4. It ignores the larger system forces
When receiving indirect sources of information, the focus is on the individual’s actions, and not the context of the situation. Many times, employees get “feedback” from indirect sources – customers, upper management, or partners. The feedback tends to focus on the individual, “I liked him” “I hated him.” Or “He rocked it!” Or “He screwed it up.” The feedback always pins the performance on the individual’s ability. However, this completely ignores the greater forces that went into the employee’s behavior. If he screwed it up, were there other things that may have contributed to it that were invisible to the feedback provider? Let’s take a highly specific example. Let’s say that Carl is doing a presentation, and one of his power point slides had an error on it, compromising the presentation somewhat. This seems specific enough. It may not have Carl’s duty to finish the presentation, but someone else’s. Or perhaps Carl’s manager gave Carl some other work when he was planning to review the presentation. Or perhaps Carl’s computer stopped working the night before, and he scrambled to get a new computer and didn’t have time to fix the presentation, but realized it wasn’t something that should delay the presentation – so he was aware of it.
In any case, when someone says that something bad happened, it isn’t always on the individual’s ability – there are other forces that go into it, and indirect observation tends to erase this context.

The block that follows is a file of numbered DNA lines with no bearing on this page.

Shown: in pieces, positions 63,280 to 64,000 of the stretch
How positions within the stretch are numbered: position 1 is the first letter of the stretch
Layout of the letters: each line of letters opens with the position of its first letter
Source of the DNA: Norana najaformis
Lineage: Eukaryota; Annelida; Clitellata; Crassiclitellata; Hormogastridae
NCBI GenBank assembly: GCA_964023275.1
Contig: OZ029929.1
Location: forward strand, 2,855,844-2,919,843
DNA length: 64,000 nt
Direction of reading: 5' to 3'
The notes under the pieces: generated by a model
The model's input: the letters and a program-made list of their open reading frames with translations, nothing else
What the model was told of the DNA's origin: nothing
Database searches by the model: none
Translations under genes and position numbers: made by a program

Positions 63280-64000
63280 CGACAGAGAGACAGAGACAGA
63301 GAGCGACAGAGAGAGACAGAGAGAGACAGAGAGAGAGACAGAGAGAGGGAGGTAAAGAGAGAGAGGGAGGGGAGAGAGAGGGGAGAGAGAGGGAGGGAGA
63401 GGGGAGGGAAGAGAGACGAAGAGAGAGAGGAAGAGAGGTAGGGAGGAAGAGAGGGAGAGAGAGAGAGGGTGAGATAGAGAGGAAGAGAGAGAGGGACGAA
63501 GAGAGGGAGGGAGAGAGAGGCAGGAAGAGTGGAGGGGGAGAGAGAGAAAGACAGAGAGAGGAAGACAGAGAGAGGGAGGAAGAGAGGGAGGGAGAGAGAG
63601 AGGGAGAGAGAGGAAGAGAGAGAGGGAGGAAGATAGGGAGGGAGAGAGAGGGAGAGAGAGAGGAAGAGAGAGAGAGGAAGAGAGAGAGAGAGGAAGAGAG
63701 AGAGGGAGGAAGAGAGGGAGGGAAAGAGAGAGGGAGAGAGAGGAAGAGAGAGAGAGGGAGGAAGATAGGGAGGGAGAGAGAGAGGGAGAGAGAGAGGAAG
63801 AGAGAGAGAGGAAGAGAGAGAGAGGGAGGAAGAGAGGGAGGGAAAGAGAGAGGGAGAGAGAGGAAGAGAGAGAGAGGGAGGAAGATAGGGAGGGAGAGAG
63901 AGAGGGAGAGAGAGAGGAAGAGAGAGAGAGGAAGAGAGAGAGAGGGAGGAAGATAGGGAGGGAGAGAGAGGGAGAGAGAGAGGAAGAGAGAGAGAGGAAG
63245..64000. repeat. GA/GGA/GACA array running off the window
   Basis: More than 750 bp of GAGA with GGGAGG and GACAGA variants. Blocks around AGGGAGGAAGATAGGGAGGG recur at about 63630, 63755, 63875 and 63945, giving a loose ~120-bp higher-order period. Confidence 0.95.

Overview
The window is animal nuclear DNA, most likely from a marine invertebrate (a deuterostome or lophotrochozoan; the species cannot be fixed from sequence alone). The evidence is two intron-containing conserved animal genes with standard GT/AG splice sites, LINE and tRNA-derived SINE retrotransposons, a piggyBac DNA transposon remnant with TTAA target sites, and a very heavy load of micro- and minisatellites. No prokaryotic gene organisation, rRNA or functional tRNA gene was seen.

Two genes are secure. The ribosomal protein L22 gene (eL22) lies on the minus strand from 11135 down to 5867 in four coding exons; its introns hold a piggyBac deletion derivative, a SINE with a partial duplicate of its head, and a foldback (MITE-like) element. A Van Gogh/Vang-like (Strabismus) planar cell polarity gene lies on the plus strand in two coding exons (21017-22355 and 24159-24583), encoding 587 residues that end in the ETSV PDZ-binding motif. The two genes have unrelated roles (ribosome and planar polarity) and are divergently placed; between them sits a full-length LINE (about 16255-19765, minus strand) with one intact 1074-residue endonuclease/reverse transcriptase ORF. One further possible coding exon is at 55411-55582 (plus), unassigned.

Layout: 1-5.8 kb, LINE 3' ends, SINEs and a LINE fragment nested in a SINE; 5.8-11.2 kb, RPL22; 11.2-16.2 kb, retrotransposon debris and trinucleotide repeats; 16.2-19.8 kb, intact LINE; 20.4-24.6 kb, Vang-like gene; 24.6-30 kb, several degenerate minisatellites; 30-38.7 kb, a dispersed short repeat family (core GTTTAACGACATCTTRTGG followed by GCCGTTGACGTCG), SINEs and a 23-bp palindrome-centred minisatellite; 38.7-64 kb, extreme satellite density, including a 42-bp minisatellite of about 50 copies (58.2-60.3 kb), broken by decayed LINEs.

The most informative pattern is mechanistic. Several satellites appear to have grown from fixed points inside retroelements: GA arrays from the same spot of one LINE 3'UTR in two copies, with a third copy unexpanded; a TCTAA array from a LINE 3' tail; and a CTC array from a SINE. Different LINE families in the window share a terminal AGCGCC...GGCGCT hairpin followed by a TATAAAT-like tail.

5. The item given feedback on becomes the most important thing
When getting feedback from an indirect source, it is entirely random as to the importance of what it is that was being given feedback on. If someone tells you that Carl’s presentation went badly because there was an error (“The feedback is that the presentation went well, although there was an error. . .”), that implies that the missing slide was the most important thing. However, if the Carl’s presentation met its objectives, it doesn’t really matter that there was a blank slide. But the feedback from this indirect source isn’t likely to point that out. The one bad thing is the thing that suddenly becomes important – the most important thing.
6. It seems like you have to act on it, but you don’t always have to
When you receive feedback about your employee from an indirect source – especially negative feedback – it is implied that you need to do something about it. You need to get this ‘feedback’ to the employee right away. Especially if it comes from the employee’s boss’s boss or a customer. Indeed, this may be the case. But it isn’t always the case! It just seems like it is always the case. Remember that indirect sources of information are not of the same quality as direct sources, and, as such, bringing them up with your employee as “feedback” is of high risk. If it isn’t worth the risk, then don’t bring it up! You can use it as a data point, but it doesn’t mean you always have to turn around and share it as feedback – because it can create a bigger mess than it will solve.
However, it is information with some value, and sometimes it is necessary to share this information with your employee. In my next article, I’ll provide you some strategies for how to manage and share the indirect sources of information about your employees.